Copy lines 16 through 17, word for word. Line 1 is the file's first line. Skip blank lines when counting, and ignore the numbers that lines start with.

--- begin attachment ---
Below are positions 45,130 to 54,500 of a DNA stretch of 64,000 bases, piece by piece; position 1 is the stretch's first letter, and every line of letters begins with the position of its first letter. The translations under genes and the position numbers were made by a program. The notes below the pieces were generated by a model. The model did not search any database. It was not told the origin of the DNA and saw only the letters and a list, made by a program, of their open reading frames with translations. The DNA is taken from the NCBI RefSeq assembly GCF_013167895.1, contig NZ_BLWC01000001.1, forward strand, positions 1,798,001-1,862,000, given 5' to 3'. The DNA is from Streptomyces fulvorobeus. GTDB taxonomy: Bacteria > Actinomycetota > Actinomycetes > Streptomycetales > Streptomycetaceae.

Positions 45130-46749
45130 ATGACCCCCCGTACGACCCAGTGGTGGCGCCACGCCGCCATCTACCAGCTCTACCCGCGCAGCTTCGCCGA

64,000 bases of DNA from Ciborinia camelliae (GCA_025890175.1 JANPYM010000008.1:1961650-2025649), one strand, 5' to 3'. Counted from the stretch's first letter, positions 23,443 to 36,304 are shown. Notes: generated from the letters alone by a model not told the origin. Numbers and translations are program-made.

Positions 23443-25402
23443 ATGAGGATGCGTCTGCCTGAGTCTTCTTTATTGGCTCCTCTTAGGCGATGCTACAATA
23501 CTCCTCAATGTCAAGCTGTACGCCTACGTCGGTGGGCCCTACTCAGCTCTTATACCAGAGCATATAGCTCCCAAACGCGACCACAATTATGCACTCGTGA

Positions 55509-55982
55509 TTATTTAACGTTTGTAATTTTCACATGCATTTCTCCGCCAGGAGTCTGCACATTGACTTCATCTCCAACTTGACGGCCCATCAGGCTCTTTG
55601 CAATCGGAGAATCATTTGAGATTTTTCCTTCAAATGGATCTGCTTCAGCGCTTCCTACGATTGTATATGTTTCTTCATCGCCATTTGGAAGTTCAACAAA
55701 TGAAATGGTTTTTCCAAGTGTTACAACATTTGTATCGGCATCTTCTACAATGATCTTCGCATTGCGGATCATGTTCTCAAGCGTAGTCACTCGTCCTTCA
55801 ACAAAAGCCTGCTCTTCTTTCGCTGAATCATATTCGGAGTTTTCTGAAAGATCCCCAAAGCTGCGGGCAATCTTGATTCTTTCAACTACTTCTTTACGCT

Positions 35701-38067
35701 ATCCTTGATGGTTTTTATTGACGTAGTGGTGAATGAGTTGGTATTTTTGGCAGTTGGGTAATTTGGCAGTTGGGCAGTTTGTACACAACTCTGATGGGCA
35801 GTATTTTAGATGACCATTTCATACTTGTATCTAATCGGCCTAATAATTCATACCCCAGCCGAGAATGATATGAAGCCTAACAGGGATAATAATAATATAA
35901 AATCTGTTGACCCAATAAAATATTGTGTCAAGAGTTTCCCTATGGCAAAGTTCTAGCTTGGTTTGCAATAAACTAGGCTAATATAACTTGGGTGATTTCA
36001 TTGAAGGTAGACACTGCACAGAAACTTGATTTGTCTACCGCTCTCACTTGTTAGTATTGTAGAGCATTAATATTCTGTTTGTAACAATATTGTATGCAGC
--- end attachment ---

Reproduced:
35901 AATCTGTTGACCCAATAAAATATTGTGTCAAGAGTTTCCCTATGGCAAAGTTCTAGCTTGGTTTGCAATAAACTAGGCTAATATAACTTGGGTGATTTCA
36001 TTGAAGGTAGACACTGCACAGAAACTTGATTTGTCTACCGCTCTCACTTGTTAGTATTGTAGAGCATTAATATTCTGTTTGTAACAATATTGTATGCAGC